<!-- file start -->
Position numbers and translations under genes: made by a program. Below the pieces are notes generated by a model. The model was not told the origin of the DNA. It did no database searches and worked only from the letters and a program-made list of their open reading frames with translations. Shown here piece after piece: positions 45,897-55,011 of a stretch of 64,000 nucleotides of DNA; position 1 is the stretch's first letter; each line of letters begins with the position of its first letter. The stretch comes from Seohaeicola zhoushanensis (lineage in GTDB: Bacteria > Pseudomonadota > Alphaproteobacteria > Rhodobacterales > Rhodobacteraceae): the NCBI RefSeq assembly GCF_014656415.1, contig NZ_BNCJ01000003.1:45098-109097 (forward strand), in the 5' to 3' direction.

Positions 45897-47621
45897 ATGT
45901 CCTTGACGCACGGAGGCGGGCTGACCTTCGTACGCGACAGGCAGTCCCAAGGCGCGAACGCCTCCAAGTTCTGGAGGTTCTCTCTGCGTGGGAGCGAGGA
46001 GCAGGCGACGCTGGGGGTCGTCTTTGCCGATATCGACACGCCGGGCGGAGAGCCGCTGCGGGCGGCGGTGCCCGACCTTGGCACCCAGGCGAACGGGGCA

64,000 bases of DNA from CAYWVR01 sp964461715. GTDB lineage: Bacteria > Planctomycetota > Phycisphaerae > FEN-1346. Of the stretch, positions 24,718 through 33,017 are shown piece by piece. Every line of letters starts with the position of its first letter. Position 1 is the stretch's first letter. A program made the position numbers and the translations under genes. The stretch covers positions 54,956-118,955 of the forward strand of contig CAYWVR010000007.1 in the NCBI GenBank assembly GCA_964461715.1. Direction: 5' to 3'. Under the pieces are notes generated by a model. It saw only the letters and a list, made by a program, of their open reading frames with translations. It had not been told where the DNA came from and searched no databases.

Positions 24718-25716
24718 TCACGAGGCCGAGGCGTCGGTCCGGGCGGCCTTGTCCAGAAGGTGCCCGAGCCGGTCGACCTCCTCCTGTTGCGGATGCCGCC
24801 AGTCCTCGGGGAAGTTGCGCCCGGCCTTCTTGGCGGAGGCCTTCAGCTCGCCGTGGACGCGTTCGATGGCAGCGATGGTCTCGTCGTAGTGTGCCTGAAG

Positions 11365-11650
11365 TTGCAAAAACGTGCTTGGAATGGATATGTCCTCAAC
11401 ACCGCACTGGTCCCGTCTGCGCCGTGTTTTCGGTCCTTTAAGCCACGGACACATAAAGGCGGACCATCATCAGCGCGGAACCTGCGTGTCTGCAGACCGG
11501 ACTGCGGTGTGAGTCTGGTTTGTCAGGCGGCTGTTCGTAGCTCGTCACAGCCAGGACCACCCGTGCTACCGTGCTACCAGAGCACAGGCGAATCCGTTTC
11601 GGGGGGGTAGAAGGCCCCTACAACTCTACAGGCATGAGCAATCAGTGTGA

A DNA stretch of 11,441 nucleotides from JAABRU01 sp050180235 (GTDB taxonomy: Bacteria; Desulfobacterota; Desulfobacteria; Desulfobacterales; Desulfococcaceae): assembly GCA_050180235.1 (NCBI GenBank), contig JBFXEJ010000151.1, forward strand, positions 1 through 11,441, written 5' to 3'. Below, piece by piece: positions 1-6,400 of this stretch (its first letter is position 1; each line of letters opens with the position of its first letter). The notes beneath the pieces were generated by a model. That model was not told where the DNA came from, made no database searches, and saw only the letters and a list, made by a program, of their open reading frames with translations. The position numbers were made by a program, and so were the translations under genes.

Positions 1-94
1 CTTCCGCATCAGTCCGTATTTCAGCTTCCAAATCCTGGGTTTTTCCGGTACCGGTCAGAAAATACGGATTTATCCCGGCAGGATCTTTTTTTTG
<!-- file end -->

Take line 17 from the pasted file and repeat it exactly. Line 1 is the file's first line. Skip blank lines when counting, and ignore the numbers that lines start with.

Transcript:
1 CTTCCGCATCAGTCCGTATTTCAGCTTCCAAATCCTGGGTTTTTCCGGTACCGGTCAGAAAATACGGATTTATCCCGGCAGGATCTTTTTTTTG